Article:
Brookings Now

Brookings Scholars on the Ukraine/Crimea Crisis, 3/10/14

Fred Dews

Brookings experts continue to offer commentary and recommendations on the unfolding crisis in Ukraine and Crimea. See previous editions of this roundup here and here.

Watch video clips and get full event video plus audio from our event on the crisis featuring a panel of Brookings experts.

Russia and Ukraine, right now, are one nervous 20-year-old soldier’s mistake away from something very, very bad happening that could spin out of control. … There needs to be some kind of de-escalation. Steven Pifer, Bloomberg News, March 8

Fiona Hill, director of the Center on the United States and Europe, spoke on WAMU’s “The Diane Rehm Show” about the West’s response to developments in the Ukraine/Crimea crisis. She explained how Russian President Vladimir Putin’s perspective on Ukraine difference significantly from that of President Obama:

They are actually talking about different situations, because it all depends on one’s perspective … We’re seeing here that what happened on the ground in Ukraine is the outcome of what we see as being a legitimate protest movement. For Putin … he doesn’t see protests as legitimate. Putin has actually created a system inside of Moscow, and Russia more broadly, where the only valid expression of peoples’ opinion comes through the election process; elections actually do matter in Russia. Putin also pays a lot of attention to public opinion polling, just to kind of get the gauge of the overall sentiment. And he tries to cut off any likelihood that people will go out in the streets. He sees protests outside these frames as illegitimate and so what he sees in Ukraine is an illegitimate overthrow of the government.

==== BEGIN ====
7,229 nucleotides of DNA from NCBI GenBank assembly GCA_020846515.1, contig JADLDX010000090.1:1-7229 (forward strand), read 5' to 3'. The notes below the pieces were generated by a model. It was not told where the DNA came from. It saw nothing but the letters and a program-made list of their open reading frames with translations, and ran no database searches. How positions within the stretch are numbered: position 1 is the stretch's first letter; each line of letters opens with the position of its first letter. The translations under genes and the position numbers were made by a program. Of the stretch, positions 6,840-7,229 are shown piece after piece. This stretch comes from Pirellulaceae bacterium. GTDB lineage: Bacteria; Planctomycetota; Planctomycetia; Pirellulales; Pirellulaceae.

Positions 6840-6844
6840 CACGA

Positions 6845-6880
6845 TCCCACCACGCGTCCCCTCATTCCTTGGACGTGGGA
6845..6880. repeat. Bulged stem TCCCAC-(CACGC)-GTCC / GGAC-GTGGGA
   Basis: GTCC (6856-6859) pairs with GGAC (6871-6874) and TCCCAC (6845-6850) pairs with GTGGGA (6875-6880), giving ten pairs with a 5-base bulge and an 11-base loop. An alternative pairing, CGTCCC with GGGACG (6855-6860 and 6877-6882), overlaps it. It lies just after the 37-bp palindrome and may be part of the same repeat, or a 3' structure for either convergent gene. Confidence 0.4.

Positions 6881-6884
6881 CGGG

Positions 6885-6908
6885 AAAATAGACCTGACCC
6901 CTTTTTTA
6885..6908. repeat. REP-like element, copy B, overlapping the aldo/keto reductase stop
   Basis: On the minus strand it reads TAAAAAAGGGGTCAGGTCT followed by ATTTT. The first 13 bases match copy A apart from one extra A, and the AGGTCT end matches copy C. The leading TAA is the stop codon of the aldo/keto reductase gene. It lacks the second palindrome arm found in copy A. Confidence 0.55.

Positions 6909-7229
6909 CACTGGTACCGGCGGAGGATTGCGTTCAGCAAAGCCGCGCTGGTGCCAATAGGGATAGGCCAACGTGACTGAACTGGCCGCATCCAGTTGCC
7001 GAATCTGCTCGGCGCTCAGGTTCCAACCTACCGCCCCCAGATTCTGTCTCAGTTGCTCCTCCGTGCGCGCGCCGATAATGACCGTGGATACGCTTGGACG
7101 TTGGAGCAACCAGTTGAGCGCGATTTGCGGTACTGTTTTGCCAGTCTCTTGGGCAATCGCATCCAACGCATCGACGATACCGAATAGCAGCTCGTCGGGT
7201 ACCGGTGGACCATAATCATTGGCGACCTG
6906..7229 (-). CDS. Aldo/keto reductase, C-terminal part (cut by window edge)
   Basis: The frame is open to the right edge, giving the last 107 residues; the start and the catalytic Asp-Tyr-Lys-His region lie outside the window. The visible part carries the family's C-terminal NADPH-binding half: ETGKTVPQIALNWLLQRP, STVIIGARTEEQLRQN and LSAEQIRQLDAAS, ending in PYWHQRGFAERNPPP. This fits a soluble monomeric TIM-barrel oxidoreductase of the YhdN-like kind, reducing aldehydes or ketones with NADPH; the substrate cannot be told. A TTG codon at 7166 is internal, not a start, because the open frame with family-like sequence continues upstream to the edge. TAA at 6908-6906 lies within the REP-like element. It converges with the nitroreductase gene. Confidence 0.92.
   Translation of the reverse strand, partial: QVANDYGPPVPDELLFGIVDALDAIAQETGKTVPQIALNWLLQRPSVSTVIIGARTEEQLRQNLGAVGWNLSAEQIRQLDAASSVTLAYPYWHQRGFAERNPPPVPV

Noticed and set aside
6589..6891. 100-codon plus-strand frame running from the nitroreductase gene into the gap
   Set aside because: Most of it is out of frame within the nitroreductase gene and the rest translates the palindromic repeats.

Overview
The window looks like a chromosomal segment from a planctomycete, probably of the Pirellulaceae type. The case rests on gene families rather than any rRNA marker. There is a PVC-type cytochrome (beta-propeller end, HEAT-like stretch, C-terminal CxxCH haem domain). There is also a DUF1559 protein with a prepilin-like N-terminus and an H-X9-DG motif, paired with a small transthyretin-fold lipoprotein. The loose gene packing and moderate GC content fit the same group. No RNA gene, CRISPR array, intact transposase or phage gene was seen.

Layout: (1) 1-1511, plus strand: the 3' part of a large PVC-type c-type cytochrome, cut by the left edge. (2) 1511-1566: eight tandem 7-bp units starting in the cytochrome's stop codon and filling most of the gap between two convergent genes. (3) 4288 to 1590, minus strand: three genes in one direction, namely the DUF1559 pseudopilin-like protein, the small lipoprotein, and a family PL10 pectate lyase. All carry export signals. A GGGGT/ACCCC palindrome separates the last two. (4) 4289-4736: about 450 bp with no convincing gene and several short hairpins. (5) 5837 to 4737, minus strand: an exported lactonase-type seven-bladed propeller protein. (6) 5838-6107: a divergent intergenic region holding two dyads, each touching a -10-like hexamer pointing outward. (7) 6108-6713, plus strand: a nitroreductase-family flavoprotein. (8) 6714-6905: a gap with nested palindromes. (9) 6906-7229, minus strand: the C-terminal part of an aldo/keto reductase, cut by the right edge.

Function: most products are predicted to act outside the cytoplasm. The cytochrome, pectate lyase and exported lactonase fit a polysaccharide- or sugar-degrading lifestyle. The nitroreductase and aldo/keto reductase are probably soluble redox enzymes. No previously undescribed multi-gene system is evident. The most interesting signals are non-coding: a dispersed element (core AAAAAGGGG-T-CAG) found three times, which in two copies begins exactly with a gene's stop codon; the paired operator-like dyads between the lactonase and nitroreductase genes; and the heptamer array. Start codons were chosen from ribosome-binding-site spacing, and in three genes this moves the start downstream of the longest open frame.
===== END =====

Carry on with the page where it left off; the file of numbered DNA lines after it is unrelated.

Steven Pifer, senior fellow and a former U.S. ambassador to Ukraine, helped negotiate the 1994 Budapest Memorandum of Security Assurances, in which Ukraine agreed to give up its nuclear arsenal (then the third-largest in the world) for certain security commitments from the United States, Great Britain and Russia. In this NPR interview, Pifer said:

I think it’s very clear that Russia is in violation of its commitments, not only to the Budapest Memorandum, but also commitments that it’s made as a member of the United Nations and also as a member of the Organization for Security and Cooperation in Europe. What you see happening over the last week in Crimea is nothing less than a Russian military occupation of the peninsula.

Listen to the interview:

Here is some of what scholars are saying on Twitter:

See our research and commentary archive on Ukraine.